Investing in Kenya’s Real Estate Market
Kenya is a prime location for real estate investors, in part due to its fast-growing GDP, booming property market and secure financial returns. In fact, earlier this year, CNBC Africa reported: “The country’s investment climate is the strongest in the region with foreign direct investment flowing in from markets in line with its economic blueprint.”
However, foreigners looking to buy property in Kenya will face some restrictions. Non-nationals can only acquire land on a leasehold basis, with leases granted for a maximum period of 99 years. Once the lease has expired, it can be renewed, according to the Constitution and the Land Control Act (Cap 302). Foreign investors are often led to believe that they are unable to own land in their own name, and therefore look to locals to purchase property for them. However, internationals can in fact own property in their own name.
Like many nations in Africa with booming real estate sectors, including neighbouring Uganda, foreigners cannot own property outright. Instead, international buyers can acquire property in the country on a 99-year lease. It is believed this law was enacted to prevent foreigners from holding land on a freehold basis in perpetuity, something which was common under colonial rule.
The number of expatriates in Kenya has grown in recent years, as a result of international companies settling down in the country. This has led to increased demand for residential real estate, with employees looking for accommodation near work. Furthermore, many foreigners have access to affordable credit, which means they have the advantage of making quick investments in large real estate developments. Local investors often do not have this luxury, and have to fight against high interest rates from local banks.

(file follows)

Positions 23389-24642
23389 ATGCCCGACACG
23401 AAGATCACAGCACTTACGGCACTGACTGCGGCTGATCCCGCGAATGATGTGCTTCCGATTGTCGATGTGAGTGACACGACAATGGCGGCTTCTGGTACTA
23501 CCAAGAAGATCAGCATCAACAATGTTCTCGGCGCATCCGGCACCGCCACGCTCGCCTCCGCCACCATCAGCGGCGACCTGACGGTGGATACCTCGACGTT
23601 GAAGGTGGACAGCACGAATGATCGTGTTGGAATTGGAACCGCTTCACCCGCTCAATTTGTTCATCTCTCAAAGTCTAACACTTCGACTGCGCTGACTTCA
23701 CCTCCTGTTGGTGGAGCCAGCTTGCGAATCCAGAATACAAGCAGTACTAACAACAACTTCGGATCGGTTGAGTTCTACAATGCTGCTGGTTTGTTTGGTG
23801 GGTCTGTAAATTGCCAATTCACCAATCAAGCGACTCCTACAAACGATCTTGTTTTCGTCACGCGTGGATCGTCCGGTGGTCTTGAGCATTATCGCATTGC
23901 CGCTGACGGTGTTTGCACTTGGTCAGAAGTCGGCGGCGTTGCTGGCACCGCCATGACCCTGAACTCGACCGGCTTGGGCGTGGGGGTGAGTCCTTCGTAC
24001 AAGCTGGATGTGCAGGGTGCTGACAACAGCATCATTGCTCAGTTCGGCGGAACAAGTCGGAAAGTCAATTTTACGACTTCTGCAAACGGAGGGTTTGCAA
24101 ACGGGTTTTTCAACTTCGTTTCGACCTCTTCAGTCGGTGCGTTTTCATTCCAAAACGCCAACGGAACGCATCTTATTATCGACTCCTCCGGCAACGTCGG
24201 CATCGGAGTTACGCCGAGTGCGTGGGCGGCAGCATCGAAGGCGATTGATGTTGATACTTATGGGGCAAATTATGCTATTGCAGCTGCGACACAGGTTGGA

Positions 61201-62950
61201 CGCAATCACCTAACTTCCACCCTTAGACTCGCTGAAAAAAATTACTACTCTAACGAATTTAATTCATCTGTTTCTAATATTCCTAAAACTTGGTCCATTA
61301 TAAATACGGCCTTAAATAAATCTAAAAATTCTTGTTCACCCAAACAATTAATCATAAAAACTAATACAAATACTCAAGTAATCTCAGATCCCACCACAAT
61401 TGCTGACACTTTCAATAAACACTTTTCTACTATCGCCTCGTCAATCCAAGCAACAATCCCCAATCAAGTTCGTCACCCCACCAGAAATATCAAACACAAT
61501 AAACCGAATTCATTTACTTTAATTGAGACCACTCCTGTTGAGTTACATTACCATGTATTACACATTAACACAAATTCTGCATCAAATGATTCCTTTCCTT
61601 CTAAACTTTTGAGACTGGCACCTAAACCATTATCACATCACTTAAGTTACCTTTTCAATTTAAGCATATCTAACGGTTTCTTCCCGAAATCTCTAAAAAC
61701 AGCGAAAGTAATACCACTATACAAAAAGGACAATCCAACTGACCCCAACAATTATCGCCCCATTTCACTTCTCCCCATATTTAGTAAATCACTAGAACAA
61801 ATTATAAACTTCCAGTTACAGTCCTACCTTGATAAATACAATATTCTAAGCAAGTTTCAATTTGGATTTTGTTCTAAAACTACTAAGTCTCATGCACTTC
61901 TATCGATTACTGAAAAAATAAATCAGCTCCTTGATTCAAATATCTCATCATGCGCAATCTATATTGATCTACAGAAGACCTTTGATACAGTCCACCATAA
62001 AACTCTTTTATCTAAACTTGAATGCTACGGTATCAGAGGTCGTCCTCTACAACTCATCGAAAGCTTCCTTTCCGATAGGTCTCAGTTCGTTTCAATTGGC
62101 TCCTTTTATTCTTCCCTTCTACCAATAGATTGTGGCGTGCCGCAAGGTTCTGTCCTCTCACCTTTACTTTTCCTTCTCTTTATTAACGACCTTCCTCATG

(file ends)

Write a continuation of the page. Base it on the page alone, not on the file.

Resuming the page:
ccording to Knight Frank’s 2015 Africa Report, Kenya’s commercial real estate market has seen increased interest from international companies, entering the market either as individual ventures or local partnerships. The report reveals that this year, renowned companies such as Carrefour and Debenhams are forecast to enter the market.
With this development, we expect the commercial real estate sector to go from strength to strength, with consumer demand and the rising desire for international brands on the market, driving the retail space forward. However, when it comes to buying real estate for your business, as per the constitution, a company is only regarded as Kenyan, if it is wholly owned by one or more Kenyan citizens. If a company has foreign shareholders, it is considered a foreign company, and therefore cannot own freehold land. Equally, foreign investors and private companies owned by foreigners cannot own agricultural land; however, you can apply for exemption, granted by the president.
While investing abroad can seem daunting, it can be a straight-forward process if you have all of the facts, and a reliable, well-informed and, of course, qualified lawyer to guide you. Make sure you thoroughly research the laws and legal provisions in Kenya, while contacting educated professionals who can help you along the way.